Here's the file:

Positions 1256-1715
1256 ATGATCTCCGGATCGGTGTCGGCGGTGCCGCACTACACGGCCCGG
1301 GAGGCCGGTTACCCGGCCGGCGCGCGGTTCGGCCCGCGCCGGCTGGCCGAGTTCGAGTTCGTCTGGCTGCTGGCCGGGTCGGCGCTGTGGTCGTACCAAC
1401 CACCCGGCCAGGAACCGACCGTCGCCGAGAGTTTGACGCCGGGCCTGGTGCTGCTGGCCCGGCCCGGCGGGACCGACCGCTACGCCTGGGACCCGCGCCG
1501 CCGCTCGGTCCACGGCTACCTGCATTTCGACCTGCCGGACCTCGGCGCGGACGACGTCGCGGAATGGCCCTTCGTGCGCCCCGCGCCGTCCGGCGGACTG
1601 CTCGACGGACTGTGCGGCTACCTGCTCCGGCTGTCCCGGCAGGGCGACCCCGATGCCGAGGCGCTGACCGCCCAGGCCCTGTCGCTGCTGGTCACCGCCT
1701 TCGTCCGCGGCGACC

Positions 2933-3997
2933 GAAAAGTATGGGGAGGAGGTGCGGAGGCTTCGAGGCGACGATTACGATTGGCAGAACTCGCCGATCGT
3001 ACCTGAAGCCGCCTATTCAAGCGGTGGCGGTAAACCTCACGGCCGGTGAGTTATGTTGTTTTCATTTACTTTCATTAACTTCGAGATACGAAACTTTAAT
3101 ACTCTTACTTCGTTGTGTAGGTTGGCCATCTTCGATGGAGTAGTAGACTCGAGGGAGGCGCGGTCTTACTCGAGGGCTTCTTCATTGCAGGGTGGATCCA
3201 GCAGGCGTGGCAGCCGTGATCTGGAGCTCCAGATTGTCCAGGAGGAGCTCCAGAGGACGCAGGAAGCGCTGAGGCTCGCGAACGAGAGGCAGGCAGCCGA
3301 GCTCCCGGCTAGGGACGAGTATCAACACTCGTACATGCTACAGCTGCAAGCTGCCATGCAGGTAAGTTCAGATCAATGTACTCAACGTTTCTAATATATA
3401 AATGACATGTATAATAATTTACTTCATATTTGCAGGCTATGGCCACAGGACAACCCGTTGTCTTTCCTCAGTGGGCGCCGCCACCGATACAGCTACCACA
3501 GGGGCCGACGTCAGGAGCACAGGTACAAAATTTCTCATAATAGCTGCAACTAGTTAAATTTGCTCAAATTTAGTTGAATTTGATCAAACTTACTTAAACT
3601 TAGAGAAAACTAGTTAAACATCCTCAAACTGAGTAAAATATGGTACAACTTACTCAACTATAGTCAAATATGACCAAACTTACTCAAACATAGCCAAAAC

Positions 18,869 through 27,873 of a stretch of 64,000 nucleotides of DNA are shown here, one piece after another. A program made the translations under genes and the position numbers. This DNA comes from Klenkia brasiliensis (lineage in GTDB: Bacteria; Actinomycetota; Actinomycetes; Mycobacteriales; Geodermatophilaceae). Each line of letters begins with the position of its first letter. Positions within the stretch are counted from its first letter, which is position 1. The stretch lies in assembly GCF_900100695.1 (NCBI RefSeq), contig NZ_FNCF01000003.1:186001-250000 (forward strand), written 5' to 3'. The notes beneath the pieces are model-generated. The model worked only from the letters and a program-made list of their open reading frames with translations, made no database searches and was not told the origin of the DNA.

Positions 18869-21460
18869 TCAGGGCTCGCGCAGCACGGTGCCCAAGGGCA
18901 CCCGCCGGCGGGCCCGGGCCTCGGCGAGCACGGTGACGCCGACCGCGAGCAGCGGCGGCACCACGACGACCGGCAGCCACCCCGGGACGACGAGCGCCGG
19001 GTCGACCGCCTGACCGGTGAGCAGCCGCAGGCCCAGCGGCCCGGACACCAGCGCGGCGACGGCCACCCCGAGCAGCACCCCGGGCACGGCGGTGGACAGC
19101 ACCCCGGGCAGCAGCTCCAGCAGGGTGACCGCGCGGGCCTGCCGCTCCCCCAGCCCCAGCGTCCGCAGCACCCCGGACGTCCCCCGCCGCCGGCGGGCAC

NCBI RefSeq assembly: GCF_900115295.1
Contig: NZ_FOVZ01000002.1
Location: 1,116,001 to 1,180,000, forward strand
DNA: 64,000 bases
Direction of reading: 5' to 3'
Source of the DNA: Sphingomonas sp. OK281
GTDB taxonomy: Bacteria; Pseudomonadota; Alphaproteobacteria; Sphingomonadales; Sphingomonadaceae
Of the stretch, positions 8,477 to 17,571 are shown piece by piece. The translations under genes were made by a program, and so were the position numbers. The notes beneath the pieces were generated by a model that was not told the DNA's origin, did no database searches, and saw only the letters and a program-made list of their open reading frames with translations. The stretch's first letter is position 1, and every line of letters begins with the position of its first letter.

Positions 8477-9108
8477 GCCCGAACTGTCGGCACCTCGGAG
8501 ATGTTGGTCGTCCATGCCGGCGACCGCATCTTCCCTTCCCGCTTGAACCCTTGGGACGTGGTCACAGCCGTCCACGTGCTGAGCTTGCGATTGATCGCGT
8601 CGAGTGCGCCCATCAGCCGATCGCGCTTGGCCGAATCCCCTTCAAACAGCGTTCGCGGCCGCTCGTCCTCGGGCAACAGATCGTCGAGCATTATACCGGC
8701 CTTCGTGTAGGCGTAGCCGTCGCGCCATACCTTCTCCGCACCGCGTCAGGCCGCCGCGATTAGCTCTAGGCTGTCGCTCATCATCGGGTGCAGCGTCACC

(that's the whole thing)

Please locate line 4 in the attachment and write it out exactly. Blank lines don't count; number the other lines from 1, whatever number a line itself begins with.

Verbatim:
1401 CACCCGGCCAGGAACCGACCGTCGCCGAGAGTTTGACGCCGGGCCTGGTGCTGCTGGCCCGGCCCGGCGGGACCGACCGCTACGCCTGGGACCCGCGCCG